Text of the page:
Wilson NXT Soft Tennis String Review

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Construction: MultifilamentWilson NXT Soft 16G Tennis String | Tennis Express

Colors: Blue or Silver

Gauge: 16G (1.30 mm)

Length: 40 feet (12.2 M)


Test Racquets / Tension
Wilson Ultra 100L v3.0 / Wilson NXT Soft 16G strung at 50 lbs, and Wilson Ultra 108 v3.0 / Wilson NXT Soft 16G strung at 50 lbs. For best results, we recommend stringing at or between 53-57 lbs.




Wilson has added to their established NXT line to give you a new multifilament string that is both powerful and comfortable: NXT Soft.


NXT Soft features softer fibers with expanded filaments to produce easy power and natural depth while minimizing harsh vibrations. In fact, NXT Soft provides 9% more absorption than original NXT. 16G means that the string is thicker and more durable. I tend to break strings often, so I was eager to test out this sturdy one to see how it meshed with my consistent playing style.


Power, Spin & Control


Multifilament strings are typically very soft because they’re created to mirror the performance and feel of natural gut. A soft string usually provides ample power, while a stiffer stringbed brings more control. I’d say that Wilson NXT Soft is a better option for those who seek power rather than spin and control. It will also suit you better if you have a flatter swing path as opposed to a loopy swing.


Although it’s not the greatest string for heavy topspin players, the increased number of filaments and increased ball dwell time make this a high-priority string for beginner to intermediate players. This means that the actual time the strings make contact with the ball is longer than normal, which correlates to a longer carry distance. I had to slow my swing down, but when I did I noticed the ease at which the strings carried the ball to the desired target. The power I’m referring to didn’t result in hitting clean winners. However, I didn’t have to swing hard to get the ball deep in the court.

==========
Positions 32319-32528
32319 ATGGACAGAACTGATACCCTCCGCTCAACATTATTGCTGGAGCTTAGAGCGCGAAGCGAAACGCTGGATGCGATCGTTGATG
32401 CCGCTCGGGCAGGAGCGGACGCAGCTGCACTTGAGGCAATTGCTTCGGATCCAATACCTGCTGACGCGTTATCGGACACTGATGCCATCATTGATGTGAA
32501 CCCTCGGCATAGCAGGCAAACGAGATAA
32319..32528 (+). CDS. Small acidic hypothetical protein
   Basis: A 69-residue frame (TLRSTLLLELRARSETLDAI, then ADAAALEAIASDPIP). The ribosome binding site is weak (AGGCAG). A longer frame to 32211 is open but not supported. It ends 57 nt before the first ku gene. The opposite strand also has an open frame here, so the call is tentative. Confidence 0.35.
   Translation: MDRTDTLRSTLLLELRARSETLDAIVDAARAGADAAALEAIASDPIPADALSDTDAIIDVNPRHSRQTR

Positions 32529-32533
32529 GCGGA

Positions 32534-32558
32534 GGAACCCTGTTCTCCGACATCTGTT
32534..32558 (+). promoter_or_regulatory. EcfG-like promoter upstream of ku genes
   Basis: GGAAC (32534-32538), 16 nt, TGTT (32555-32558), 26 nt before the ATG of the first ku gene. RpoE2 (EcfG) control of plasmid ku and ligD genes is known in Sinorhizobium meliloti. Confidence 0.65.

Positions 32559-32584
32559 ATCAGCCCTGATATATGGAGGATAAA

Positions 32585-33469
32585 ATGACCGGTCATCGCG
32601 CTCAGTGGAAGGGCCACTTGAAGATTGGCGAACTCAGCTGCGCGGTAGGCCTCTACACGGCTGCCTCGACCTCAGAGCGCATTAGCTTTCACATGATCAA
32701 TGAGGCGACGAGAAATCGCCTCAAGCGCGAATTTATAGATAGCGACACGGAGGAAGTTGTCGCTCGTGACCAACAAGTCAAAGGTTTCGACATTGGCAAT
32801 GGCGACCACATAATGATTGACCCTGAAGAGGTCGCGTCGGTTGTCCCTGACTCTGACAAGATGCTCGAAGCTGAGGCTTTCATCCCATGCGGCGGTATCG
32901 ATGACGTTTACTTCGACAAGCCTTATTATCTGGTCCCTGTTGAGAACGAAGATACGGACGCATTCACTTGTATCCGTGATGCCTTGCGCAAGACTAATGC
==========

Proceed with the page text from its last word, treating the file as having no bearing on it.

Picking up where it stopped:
Wilson’s NXT formula is renowned in the tennis world, and this version provides even more comfort than the original. The string was effective for generating power and comfort on my serves and volleys without sacrificing control. How do you determine a “comfortable” tennis string? It’s something that you have to see for yourself. You’ll know it when you try it. The feel/comfort level makes NXT Soft great for players who are trying a multifilament string for the first time.


Durability & Playability


Wilson NXT 16 is the ultimate multifilament string because it offers a blend of feel and comfort, plus playability. This soft version gives you an arm-friendly experience on the court. With less shock, NXT Soft reduces the risk of an elbow, wrist, or shoulder injury. It also limits the potential of arm fatigue, which will help you stay on the court for lengths at a time.


How, then, is a string both powerful and comfortable, yet it remains durable? Well, the more you use a racquet, the more that the strings will become frayed. However, what makes NXT Soft really special is that it delivers an all-around performance. I noticed that the force of the ball didn’t cause the stringbed to move much at all in the Ultra 100L. It can be annoying if you have to shift the strings after each long rally. This is not the case with Wilson NXT Soft. Tennis players, regardless of skill level, can appreciate this string that not only lowers the risk of an injury, but also provides durability.




Wilson NXT Soft 16G is an arm-friendly string with a large sweet spot and an unlimited amount of comfort. This unique balance of comfort and power can be difficult to find in most strings. After play-testing this string, I feel like it’s an excellent fit for Wilson’s new Ultra racquets, but it will soften any stiff frame. This string allowed me to create different variations of control, power, spin from the baseline while maintaining its durability. If you want a durable multifilament string that will soften a stiffer racquet and provide a mix of power and comfort, then check out the Wilson NXT Soft.


About the Reviewer: Chris Griesedieck played high school tennis in the St. Louis area and competed in USTA junior tournaments in the Missouri Valley section. Today he is an active 4.5 USTA tournament player and is a PTR certified coach.


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